Born Helmut Neustadter  to a wealthy German-Jewish family in Berlin, Newton was an apprentice to the fashion and advertising photographer Yva (see my previous post Yva) from the ages  of 16 and 18. Fleeing the worsening situation in 1938 Newton went first to Singapore where he led a playboy lifestyle, before moving to Australia where he served in the Australian Army for 5 years. It was in Australia that he met his wife of 55 years, June, who was also a photographer known as ‘Alice Springs’.

Newton rose to fame in the 1960’s where his photographs frequently appeared in the French Edition of Vogue. The startling fetishtic glamour shots of the seventies are charged with eroticism and a ritualistic, sado-masochist atmosphere. During the 1980’s and 90’s Newton was one of the most in-demand celebrity photographers, anyone who was anyone during that time had a portrait taken by Newton. As Newton was obsessed by glamour, celebrity and decadence (after all he grew up in the Weimar Republic) it was a perfect fit and his photographs define that image conscious era.

Newton died in a car crash after leaving Chateau Marmont Hotel in Los Angeles, which served as his winter residence for many years, at the age of 83. It was, as Karl Lagerfeld noted, ‘his last picture, taken by himself.’

Yva

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Yva
Else Ernestine Neulander-Simon, known simply by her professional pseudonym, Yva, was a pioneering female photographer of  the Weimar Republic. She set up her first studio  in 1925 and briefly collaborated with the experimental photographer Heinz Hajek-Halke (see Dreams of Desire 54 (Written on the Body) before a copyright dispute led them to part ways. Initially focused on nude, portrait and fashion photography, Yva was one of the first photographers to fully realise the commercial application of the field to advertising. Her Berlin atelier was one of the most successful of its days and employed 10 assistants by the time Hitler came to power.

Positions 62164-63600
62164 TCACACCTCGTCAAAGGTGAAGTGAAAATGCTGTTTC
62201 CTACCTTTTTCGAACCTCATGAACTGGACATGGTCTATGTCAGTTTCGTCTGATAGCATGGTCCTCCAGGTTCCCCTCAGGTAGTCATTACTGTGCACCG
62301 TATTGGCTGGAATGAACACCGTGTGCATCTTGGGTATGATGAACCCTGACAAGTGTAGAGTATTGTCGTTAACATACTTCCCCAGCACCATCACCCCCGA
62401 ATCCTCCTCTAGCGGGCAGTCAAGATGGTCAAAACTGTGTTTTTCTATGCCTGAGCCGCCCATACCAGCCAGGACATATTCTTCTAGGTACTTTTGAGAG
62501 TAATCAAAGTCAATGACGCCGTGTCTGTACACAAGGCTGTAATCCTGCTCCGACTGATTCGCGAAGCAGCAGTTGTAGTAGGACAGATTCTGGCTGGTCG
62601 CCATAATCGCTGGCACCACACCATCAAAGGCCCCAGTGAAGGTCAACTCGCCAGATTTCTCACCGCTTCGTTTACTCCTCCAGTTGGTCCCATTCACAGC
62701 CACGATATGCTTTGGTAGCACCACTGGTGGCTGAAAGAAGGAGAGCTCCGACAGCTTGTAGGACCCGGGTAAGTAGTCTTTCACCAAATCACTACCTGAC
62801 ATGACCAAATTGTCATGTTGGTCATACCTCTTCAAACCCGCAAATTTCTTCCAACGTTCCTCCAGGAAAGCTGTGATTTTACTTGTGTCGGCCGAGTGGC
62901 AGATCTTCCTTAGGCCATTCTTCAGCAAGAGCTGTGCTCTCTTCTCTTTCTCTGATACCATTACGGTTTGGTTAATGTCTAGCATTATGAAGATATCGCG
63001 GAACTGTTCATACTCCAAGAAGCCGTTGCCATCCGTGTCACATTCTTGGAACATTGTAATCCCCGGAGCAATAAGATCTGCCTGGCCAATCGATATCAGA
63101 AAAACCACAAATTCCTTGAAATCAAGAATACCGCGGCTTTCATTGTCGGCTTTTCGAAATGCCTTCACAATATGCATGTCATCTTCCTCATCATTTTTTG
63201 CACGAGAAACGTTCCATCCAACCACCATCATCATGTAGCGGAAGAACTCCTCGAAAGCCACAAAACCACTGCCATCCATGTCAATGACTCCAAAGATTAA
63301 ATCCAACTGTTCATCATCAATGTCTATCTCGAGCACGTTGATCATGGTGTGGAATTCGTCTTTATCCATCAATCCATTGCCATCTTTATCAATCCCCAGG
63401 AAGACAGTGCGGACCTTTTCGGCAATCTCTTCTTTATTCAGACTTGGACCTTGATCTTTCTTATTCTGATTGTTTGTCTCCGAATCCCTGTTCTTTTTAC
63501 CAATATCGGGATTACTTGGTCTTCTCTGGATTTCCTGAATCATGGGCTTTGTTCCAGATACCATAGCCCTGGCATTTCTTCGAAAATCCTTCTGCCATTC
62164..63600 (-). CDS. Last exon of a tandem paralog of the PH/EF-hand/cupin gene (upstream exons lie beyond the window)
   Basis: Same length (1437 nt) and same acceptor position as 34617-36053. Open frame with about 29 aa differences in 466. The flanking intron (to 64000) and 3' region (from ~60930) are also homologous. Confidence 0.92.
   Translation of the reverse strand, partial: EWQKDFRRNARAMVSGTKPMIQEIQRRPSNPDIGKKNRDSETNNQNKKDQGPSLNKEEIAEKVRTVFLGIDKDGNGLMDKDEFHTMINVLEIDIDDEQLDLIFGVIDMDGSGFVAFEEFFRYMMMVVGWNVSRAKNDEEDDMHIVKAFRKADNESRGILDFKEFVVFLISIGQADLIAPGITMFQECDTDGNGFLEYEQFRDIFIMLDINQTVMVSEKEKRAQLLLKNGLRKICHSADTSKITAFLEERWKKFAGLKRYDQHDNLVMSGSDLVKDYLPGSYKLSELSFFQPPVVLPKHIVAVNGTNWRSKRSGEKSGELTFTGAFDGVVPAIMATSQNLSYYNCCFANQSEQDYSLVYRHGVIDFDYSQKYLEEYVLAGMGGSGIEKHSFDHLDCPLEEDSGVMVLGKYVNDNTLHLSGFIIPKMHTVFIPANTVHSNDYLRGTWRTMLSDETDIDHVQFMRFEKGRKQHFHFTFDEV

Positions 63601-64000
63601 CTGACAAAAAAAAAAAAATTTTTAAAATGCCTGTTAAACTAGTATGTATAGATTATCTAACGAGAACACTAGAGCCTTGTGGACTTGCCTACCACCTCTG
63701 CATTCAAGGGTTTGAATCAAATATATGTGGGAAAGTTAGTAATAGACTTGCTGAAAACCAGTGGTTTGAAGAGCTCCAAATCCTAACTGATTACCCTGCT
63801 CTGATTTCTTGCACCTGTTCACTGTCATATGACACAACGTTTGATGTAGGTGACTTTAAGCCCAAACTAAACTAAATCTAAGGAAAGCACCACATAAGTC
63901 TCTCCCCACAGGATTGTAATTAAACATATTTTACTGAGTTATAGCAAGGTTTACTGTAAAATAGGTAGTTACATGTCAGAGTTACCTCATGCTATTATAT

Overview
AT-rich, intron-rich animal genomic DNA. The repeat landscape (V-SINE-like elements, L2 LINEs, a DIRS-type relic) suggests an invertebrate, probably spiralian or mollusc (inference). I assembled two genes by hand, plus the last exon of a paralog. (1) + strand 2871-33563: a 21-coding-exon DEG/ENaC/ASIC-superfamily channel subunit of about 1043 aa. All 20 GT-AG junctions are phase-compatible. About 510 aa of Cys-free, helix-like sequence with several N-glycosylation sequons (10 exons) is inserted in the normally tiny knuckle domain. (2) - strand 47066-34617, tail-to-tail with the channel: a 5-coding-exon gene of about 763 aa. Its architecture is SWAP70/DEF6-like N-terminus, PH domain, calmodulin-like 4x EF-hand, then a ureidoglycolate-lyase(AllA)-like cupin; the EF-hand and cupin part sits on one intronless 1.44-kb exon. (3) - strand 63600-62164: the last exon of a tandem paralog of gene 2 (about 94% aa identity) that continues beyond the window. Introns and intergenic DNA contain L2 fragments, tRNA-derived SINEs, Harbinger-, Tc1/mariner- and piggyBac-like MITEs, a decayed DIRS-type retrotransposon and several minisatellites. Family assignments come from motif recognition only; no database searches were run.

Yva and her husband Alfred Simon, who managed the financial affair of the studio, were both Jewish and considered for some time whether to emigrate from Germany, especially when she was forced to ‘Aryanize’ the business in 1936 (a law had come into effect that forbade Jews from owning businesses, necessitating the transfer of the company to her friend, the art historian Charlotte Weider). There was the possibility of a fresh start as Life magazine  had informed her that a job was waiting for her when she came to America. However Alfred was unwilling to start over again in a country where they didn’t even speak the language and thought maybe the situation in Germany would improve. Things certainly didn’t and the business was closed for good by 1938. Yva went to work as a radiographer in the Jewish Hospital in Berlin until 1942 when she was arrested, along with her husband, by the Gestapo and deported to Majdanek concentration camp where they were murdered shortly after.

As an interesting aside one of Yva’s apprentice’s from 1936 to 1938 was a young Jewish boy named Helmut Neustädter, who after escaping Germany would later change his name to Helmut Newton, creator of some of the most iconic fashion photography and celebrity portraits of the twentieth century.

Eclipse of the Sun

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Eclipse of the Sun-Georg Grosz 1926
A leading Berlin Dadaist (and therefore a card-carrying member of the Communist Psrty) and one of the most notable of the New Objectivity (Neue Sachlichkeit) artists, Georg Grosz’s satirical caricatures remain unsurpassed for their chilling clarity of vision and unflinching brutality of execution.

Portraying the Weimar Republic as a  society mired in decadence and corruption, Grosz’s paintings and drawings are populated by prostitutes, gamblers, perverted millionaires, bloated generals and fat-cat bankers. In 1926’s Eclipse of the Sun the dollar has obscured the sun, however the over-decorated general is receiving whispered advise from the top-hatted banker while the ‘suits’ complete the necessary paperwork so no need to worry. A blinkered donkey is advancing along a gangplank towards a shredder stuffed with money (a probable reference to the hyper-inflation that Germany was experiencing, where it was cheaper to burn money for fuel than to buy firewood). Down below people are trapped next to skeletons. Perhaps there is a need to worry after all.